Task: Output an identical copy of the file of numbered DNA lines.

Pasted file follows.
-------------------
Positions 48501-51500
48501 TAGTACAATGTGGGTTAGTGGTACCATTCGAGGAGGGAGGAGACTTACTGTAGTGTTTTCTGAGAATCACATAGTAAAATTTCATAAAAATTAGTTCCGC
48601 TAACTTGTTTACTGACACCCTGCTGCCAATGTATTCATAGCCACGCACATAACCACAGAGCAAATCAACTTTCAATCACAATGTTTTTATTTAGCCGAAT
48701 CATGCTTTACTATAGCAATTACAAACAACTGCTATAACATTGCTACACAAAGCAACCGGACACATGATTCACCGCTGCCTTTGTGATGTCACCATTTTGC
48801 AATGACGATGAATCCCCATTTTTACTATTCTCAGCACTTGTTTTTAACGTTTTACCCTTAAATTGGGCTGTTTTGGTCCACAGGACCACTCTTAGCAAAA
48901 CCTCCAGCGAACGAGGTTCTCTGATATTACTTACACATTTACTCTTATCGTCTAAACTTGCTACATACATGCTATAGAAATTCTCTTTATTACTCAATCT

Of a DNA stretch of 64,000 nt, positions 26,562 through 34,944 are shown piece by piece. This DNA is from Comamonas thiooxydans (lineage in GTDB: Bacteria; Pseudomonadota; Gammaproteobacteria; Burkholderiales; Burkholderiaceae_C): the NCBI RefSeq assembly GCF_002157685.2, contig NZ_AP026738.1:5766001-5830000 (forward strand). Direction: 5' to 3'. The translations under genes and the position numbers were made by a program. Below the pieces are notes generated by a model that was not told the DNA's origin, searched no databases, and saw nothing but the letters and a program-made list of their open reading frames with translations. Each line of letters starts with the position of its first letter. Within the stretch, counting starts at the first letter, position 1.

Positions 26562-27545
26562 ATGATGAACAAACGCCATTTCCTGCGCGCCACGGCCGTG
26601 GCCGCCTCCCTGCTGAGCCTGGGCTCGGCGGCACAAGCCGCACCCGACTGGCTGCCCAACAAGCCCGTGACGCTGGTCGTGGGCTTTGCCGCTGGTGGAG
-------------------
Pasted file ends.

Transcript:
Positions 48501-51500
48501 TAGTACAATGTGGGTTAGTGGTACCATTCGAGGAGGGAGGAGACTTACTGTAGTGTTTTCTGAGAATCACATAGTAAAATTTCATAAAAATTAGTTCCGC
48601 TAACTTGTTTACTGACACCCTGCTGCCAATGTATTCATAGCCACGCACATAACCACAGAGCAAATCAACTTTCAATCACAATGTTTTTATTTAGCCGAAT
48701 CATGCTTTACTATAGCAATTACAAACAACTGCTATAACATTGCTACACAAAGCAACCGGACACATGATTCACCGCTGCCTTTGTGATGTCACCATTTTGC
48801 AATGACGATGAATCCCCATTTTTACTATTCTCAGCACTTGTTTTTAACGTTTTACCCTTAAATTGGGCTGTTTTGGTCCACAGGACCACTCTTAGCAAAA
48901 CCTCCAGCGAACGAGGTTCTCTGATATTACTTACACATTTACTCTTATCGTCTAAACTTGCTACATACATGCTATAGAAATTCTCTTTATTACTCAATCT

Of a DNA stretch of 64,000 nt, positions 26,562 through 34,944 are shown piece by piece. This DNA is from Comamonas thiooxydans (lineage in GTDB: Bacteria; Pseudomonadota; Gammaproteobacteria; Burkholderiales; Burkholderiaceae_C): the NCBI RefSeq assembly GCF_002157685.2, contig NZ_AP026738.1:5766001-5830000 (forward strand). Direction: 5' to 3'. The translations under genes and the position numbers were made by a program. Below the pieces are notes generated by a model that was not told the DNA's origin, searched no databases, and saw nothing but the letters and a program-made list of their open reading frames with translations. Each line of letters starts with the position of its first letter. Within the stretch, counting starts at the first letter, position 1.

Positions 26562-27545
26562 ATGATGAACAAACGCCATTTCCTGCGCGCCACGGCCGTG
26601 GCCGCCTCCCTGCTGAGCCTGGGCTCGGCGGCACAAGCCGCACCCGACTGGCTGCCCAACAAGCCCGTGACGCTGGTCGTGGGCTTTGCCGCTGGTGGAG